Saturday, February 28, 2015
 


UCSD’s Conceptual Public Artwork Destroyed

Michael Asher

A rare permanently installed art project by Michael Asher has been destroyed. San Diego 6 and Hyperallergic have more on this story. I’d like to add that although the obvious question here is whether this project gets restored and how, one added question we have is how the answer to this question would differ if Asher were still alive.

You see, when it concerned his art projects, Asher’s way of thinking was that the events that unfolded due to an art projects reception and/or controversy would become part of the artwork. Most artists or their estates would react by having the work restored. However, having studied with Michael at CalArts, I’m not so sure he would have agreed. This poses an interesting question as to whether Asher left instructions regarding his art projects and legacy should such an event occur to one of his few existing projects. If not, then we’re left with his foundation, meaning that it will ultimately be up to the board members of that foundation to decide what to do with the destroyed water fountain.

If you’d like to read a bit more on this project, art historian Kirsi Peltomäki has some good thoughts on Asher’s water fountain and it’s relationship to Duchamp’s fountain and the historical legacy of public sculpture. Check out her book on Asher, Situation Aesthetics: The Work of Michael Asher.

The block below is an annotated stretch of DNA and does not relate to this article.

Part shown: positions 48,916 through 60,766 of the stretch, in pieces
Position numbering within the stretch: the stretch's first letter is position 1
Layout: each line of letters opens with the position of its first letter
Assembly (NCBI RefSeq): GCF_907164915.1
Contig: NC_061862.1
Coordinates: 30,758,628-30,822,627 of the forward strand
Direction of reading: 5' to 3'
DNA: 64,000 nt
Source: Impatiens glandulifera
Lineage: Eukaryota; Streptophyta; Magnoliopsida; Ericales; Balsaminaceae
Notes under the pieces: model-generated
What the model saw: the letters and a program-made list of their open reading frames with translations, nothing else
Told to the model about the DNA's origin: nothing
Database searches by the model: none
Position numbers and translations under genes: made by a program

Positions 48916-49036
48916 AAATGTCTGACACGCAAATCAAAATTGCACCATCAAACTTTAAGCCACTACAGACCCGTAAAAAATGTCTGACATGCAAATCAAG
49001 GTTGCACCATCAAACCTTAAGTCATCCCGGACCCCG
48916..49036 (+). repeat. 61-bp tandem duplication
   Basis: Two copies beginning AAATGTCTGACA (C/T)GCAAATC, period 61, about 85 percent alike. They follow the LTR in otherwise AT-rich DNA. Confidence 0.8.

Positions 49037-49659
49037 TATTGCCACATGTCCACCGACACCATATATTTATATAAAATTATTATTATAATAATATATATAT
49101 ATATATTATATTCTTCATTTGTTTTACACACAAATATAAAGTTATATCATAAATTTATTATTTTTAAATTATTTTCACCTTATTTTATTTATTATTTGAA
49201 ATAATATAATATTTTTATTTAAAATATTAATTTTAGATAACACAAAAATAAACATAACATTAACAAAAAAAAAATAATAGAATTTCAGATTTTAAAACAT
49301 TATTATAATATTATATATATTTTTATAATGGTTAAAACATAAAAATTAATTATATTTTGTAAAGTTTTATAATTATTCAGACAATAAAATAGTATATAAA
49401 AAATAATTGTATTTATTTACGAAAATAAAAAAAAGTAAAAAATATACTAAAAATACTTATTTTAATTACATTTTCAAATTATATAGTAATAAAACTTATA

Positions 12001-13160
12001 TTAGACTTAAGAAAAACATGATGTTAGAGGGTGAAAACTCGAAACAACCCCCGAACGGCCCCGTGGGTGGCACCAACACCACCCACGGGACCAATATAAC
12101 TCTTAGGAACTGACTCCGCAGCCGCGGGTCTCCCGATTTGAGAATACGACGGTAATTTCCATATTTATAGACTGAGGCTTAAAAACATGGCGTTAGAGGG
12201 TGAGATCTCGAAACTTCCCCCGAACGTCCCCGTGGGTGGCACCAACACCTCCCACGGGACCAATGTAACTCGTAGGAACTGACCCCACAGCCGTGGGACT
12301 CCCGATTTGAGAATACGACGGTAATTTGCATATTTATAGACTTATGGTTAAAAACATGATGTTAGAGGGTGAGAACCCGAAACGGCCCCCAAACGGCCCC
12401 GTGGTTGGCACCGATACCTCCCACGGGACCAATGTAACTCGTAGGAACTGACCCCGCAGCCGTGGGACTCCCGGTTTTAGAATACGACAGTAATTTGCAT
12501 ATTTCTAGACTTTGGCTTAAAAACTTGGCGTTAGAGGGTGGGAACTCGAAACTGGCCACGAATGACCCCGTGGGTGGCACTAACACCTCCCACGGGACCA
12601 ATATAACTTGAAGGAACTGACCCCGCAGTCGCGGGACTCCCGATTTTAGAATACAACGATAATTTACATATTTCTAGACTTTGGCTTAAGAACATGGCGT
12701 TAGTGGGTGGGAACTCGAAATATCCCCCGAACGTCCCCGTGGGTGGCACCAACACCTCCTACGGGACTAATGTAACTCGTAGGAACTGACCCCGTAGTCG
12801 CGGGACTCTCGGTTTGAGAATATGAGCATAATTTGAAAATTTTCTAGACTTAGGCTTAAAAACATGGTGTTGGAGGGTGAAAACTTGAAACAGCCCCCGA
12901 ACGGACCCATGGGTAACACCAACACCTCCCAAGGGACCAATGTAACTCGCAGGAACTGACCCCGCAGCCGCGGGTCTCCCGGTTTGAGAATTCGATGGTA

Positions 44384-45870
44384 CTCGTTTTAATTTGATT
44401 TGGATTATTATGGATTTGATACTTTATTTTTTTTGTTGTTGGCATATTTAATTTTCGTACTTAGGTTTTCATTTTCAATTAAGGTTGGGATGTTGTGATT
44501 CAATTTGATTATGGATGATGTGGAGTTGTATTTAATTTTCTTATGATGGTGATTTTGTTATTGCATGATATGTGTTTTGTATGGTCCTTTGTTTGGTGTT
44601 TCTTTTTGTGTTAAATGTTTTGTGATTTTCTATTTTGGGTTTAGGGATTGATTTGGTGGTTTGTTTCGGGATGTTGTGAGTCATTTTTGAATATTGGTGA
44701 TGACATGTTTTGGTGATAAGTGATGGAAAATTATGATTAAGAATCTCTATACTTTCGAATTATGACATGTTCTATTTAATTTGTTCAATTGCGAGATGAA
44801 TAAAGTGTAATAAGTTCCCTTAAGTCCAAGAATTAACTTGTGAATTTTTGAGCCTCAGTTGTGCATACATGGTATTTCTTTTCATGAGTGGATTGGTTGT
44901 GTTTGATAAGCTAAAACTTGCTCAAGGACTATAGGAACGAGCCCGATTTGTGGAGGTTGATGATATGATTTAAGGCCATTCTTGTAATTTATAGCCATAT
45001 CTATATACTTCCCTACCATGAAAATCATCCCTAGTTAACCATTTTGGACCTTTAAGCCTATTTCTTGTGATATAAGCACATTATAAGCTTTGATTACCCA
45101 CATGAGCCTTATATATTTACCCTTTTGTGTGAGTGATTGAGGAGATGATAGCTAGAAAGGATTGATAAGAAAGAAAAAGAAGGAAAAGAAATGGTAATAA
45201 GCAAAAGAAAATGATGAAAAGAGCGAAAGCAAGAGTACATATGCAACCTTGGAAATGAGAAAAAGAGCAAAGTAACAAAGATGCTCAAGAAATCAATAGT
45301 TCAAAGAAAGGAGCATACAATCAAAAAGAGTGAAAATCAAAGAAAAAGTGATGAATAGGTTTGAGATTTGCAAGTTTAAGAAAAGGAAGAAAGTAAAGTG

Lastly, and sadly(?), no moral rights or VARA claims here. Asher is dead. However, certainly the water fountain’s owner and any other person or entity having any rights over Asher’s water fountain may have civil claims against the perpetrator. And of course, there are criminal charges that most likely will be brought as well.

 

 

 

Roberto Cavalli Still Fighting Trademark and Copyright Claims

Against three graffiti artists. This one’s a bit more interesting because now the artists are adding copyright’s brother, The Lanham Act, to the usual copyright claim.

The California  judge presiding over this dispute has allowed the case to proceed, and found last week “that the stylized signatures of prominent artists from a San Francisco mural could constitute copyright-identifying information, and the unauthorized inclusion of the artwork on Just Cavalli apparel sold at retailers such as Amazon and Nordstrom could constitute trademark infringement and false designation of origin under the Lanham Act.”

 

Artist Files Suit Against Swiss Watchmaker

Via Artinfo:

Saudi artist Ahmed Mater has filed an infringement suit against the Swatch Group, parent company of Omega watches, over an advertisement that bears a similarity to his work[.]

 

Appeals Court Rules US Post Office Must Pay Artist Another $540,000

Yes, the Gaylord v. US copyright infringement case is still going on. This time the U.S. Court of Appeals for the Federal Circuit upheld an earlier decision against the United States Postal Service (USPS) that it must pay Frank Gaylord $540,000 (10%) for the unauthorized reproduction of his copyrighted Korean War Veterans Memorial on a postage stamp. Key here is that this is a ruling concerning only the unused postage stamps sold to collectors, which the trial court, relying on survey data, determined sold for a total of $5.4 million.

Via Artnew News. Background story here.

 

Target Wins First Amendment Fight with Rosa Parks Nonprofit